Making projects happen

by jsalvatier 8y31st May 201121 comments

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Judging by the number of upvotes, Brandon Reinhart's analysis of SIAI's financial filings is valuable to quite a few people. Similar analysis' of Alcor and the Cryonics Institute would be quite valuable. There has been talk of more work on condensing LW content and placing it on the wiki. I'm sure lots of people would like to know about the literature on low dose asprin. People seem to want a front page more accessible to newcomers. Will these projects get accomplished? Some of them, but probably fewer than optimal. I think we can do better. 

I would like to look for ways to channel group willingness to contribute to a project into focused individual willingness to work on a project.

Observations about the problem space

The following is based on discussions at the Seattle Less Wrong meetup.

Many people would get a moderate amount of benefit from such projects, but only a small number would end up putting in the hard work to make them happen. 

The people most enthusiastic about a given project may not be the best people to work on the project. Perhaps they have very time consuming jobs or have a hard time being objective about the topic (e.g. someone who gets especially emotional about Cryonics) or have too many other projects already or perhaps they are intellectually motivated but not emotionally motivated by the project which might make it difficult to Get Things Done.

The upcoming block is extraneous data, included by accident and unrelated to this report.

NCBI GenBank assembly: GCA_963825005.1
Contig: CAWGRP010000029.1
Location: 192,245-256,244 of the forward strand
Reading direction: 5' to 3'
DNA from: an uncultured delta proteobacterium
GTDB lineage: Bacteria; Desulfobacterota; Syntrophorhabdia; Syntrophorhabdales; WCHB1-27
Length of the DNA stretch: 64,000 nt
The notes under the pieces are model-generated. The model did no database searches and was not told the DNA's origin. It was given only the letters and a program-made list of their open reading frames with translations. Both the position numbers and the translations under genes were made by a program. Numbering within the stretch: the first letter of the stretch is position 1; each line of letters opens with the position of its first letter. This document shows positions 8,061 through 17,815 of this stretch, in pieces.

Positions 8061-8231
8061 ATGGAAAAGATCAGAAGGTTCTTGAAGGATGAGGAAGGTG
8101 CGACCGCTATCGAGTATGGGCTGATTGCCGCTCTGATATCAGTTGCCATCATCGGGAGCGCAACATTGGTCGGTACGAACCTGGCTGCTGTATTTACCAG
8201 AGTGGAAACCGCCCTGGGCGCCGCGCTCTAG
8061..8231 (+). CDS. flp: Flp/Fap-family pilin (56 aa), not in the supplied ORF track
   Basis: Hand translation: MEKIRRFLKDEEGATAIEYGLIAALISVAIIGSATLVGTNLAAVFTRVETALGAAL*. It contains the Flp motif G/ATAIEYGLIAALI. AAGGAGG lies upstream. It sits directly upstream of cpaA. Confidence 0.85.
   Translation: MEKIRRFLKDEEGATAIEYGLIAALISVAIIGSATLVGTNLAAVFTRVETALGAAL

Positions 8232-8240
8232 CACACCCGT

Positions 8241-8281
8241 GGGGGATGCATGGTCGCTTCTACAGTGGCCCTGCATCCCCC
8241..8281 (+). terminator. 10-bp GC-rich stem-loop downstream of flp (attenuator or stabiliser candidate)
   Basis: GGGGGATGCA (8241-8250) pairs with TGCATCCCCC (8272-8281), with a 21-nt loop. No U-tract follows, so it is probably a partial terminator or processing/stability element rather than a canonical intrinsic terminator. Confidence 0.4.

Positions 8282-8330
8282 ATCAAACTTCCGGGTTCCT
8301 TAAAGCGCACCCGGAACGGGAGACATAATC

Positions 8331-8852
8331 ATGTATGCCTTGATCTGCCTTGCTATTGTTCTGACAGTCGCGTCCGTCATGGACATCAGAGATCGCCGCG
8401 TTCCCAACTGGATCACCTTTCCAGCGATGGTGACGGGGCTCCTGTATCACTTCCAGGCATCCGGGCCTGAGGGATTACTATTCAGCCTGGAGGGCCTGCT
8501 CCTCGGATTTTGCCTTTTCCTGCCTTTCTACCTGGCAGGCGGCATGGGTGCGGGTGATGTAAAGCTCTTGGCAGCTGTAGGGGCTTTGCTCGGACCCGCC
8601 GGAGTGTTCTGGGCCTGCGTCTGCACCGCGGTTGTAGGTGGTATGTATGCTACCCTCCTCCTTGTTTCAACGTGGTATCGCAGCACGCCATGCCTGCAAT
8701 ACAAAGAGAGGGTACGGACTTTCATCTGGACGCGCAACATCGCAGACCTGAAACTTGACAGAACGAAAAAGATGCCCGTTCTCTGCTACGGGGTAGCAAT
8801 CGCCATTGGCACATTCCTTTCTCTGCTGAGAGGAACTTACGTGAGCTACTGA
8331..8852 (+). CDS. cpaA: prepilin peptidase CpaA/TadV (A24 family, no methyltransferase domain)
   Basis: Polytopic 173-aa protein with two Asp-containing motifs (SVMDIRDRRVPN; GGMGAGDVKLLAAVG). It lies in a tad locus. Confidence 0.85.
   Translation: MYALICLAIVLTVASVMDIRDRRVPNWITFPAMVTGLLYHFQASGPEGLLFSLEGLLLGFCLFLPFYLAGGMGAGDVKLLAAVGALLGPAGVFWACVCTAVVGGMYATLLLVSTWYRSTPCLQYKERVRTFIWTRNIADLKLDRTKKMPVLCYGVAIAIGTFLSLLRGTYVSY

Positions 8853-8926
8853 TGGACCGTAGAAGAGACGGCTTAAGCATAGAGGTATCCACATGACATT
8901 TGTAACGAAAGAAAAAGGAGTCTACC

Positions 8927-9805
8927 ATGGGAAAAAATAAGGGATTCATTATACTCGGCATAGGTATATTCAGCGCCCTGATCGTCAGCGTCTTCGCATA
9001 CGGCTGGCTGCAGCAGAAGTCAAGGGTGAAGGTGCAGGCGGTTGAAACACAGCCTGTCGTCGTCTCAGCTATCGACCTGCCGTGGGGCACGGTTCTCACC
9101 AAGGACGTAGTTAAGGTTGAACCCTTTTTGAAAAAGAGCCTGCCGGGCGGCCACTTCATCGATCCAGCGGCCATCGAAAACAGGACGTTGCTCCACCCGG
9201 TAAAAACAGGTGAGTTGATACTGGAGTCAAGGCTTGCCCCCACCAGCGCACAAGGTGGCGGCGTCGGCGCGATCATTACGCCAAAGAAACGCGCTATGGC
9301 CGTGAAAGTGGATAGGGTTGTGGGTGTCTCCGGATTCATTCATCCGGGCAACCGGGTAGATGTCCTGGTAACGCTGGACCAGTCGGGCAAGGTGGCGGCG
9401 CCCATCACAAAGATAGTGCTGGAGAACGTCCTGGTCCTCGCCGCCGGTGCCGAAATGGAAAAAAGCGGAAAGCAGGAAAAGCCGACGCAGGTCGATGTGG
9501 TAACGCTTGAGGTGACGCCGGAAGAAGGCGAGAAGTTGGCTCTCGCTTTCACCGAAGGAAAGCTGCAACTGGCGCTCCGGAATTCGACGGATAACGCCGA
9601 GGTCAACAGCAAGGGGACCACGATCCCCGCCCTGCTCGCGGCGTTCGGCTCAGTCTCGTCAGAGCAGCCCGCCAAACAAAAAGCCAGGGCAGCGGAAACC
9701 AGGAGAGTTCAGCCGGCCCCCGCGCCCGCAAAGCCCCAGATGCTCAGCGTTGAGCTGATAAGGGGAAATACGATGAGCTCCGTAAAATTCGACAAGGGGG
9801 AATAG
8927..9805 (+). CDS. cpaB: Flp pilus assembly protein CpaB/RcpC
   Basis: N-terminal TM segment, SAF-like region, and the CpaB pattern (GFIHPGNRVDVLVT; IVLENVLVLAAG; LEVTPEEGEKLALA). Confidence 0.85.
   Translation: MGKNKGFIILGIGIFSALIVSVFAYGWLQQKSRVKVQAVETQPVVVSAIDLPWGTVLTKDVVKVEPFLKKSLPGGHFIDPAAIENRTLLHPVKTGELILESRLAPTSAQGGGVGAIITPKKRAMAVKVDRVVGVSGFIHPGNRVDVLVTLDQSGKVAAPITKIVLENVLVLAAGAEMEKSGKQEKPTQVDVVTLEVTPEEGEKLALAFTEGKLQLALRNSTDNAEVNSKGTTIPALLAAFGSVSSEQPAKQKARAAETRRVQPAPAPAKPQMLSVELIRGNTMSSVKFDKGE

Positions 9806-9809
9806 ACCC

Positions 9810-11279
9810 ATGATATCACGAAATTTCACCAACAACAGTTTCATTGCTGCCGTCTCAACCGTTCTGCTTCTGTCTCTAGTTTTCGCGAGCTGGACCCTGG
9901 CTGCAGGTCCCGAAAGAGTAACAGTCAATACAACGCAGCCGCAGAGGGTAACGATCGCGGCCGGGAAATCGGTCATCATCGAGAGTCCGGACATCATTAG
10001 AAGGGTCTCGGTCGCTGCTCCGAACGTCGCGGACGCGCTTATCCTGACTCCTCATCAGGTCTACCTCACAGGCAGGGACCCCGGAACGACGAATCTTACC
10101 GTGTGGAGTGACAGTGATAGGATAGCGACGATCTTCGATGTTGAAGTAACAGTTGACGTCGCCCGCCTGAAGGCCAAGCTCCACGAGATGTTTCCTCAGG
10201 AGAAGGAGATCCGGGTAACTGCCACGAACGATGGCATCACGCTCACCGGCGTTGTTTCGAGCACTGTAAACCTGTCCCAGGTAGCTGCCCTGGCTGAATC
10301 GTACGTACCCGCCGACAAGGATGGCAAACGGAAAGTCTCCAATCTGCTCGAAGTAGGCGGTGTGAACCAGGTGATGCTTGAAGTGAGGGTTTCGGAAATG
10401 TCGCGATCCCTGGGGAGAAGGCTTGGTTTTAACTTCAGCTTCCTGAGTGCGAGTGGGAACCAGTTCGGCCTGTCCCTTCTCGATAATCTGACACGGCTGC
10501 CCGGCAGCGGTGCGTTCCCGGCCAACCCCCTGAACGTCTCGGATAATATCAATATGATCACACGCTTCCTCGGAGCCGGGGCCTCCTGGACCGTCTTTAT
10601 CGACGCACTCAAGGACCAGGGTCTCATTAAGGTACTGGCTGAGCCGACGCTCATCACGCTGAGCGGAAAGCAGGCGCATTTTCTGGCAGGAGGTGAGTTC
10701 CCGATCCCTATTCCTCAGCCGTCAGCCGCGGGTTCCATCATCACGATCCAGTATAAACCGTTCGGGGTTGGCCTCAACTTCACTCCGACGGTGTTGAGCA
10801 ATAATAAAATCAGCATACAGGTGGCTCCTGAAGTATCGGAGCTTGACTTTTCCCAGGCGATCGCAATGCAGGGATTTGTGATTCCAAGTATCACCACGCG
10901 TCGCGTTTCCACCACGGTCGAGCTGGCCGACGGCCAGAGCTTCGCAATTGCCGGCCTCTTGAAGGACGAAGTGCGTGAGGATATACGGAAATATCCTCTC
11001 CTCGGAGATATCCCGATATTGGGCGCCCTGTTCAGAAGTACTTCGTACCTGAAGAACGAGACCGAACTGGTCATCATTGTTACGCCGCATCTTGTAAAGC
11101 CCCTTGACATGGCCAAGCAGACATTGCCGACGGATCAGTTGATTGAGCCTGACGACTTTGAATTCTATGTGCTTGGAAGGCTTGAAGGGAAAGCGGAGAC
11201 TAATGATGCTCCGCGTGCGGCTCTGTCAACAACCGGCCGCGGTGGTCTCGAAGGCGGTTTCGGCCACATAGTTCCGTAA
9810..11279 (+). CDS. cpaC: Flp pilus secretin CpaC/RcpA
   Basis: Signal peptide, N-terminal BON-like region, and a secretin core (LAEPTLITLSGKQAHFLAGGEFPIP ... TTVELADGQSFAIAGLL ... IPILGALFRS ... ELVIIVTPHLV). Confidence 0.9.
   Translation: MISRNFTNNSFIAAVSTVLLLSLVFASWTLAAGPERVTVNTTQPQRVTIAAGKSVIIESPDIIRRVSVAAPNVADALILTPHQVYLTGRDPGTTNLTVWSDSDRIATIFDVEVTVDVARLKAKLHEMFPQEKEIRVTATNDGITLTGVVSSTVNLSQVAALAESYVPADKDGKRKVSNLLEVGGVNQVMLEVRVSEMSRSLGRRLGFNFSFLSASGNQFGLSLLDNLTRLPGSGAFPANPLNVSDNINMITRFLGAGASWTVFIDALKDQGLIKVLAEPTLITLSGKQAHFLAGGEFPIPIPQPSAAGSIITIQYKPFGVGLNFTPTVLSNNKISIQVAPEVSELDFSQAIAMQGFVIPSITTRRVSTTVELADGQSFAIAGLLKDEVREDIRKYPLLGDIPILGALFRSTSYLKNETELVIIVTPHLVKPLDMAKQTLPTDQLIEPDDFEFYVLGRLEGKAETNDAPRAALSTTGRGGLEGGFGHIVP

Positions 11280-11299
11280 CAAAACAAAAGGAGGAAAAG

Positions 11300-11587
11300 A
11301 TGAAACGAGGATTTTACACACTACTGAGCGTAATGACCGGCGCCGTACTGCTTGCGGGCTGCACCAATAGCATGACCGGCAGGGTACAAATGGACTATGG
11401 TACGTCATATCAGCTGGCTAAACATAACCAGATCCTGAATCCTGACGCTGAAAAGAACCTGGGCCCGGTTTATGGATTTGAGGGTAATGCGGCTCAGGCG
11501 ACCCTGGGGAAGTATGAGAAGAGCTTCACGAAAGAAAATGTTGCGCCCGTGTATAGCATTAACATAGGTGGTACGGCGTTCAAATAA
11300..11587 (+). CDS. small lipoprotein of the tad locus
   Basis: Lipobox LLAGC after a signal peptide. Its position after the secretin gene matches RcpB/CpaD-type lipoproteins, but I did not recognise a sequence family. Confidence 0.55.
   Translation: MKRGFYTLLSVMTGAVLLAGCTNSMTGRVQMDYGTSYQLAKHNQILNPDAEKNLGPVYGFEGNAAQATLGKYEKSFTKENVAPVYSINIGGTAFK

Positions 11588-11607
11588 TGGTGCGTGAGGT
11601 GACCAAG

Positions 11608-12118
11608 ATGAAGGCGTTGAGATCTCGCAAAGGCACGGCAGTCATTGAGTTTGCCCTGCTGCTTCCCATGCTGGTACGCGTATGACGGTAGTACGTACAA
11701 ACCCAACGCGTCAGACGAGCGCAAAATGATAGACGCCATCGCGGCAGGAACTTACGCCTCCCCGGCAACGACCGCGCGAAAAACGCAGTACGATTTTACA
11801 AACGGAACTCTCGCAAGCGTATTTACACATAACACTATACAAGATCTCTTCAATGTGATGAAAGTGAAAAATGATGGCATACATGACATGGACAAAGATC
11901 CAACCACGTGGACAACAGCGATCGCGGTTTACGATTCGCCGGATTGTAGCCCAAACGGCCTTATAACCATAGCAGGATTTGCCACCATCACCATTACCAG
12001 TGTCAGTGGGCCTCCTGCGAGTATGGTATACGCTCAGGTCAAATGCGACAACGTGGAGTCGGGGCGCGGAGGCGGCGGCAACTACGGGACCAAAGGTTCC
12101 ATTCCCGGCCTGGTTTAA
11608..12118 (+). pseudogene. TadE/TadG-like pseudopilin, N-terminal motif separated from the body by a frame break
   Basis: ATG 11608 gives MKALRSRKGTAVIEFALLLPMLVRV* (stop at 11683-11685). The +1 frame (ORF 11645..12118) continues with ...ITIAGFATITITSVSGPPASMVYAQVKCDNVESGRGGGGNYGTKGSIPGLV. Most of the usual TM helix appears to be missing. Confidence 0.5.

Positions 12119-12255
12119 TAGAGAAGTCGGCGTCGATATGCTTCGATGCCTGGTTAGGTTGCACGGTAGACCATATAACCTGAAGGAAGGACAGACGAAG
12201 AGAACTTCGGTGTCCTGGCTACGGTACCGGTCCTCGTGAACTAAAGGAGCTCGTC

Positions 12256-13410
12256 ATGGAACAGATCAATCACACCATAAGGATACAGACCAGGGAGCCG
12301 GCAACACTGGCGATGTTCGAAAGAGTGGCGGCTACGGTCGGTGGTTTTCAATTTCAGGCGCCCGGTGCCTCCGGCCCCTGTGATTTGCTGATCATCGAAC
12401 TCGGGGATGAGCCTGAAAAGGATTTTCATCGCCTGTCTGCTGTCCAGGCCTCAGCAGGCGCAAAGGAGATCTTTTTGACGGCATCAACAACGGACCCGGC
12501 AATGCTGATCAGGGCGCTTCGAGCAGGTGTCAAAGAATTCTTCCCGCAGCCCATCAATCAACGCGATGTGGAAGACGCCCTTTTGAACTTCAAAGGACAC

Trying to generalize too early is a risk here. Going out and building fancy tools or otherwise trying something elaborate is probably not a good idea at first. Better to try some concrete trials first and learn from those experiences.

Sources of motivation

There are three major potential sources of motivation: Money (the unit of caring), social status (Karma, kind words etc.), things (pizza, books, cookies, pony pictures).

  • Money
    • Transfers of money (the unit of caring) are often much more efficient than transfers of other goods.
    • Extrinsic rewards (especially money) can reduce intrinsic motivation. 
    • Large monetary rewards can also make relationship between the project contributors and the project sponsors less social. 
    • Many Less Wrong people are high paid
      • Less likely to be motivated by small monetary rewards
      • Have more money to contribute to projects. 
      • Not all Less Wrong people are high paid. 
    • There are services for collecting donations (link).
  • Social rewards
    • Praise 
    • Karma
    • Social status
  • Things
  • Social pressure
    • requests
    • progress monitoring

Different motivators may work better for different kinds of projects. For example, money might be a counterproductive motivator for social projects but a great motivator for setting up a website.

How have others tackled this?

This is a problem others face as well. How do other similar groups and communities ameliorate it?

  • Intrinsic motivation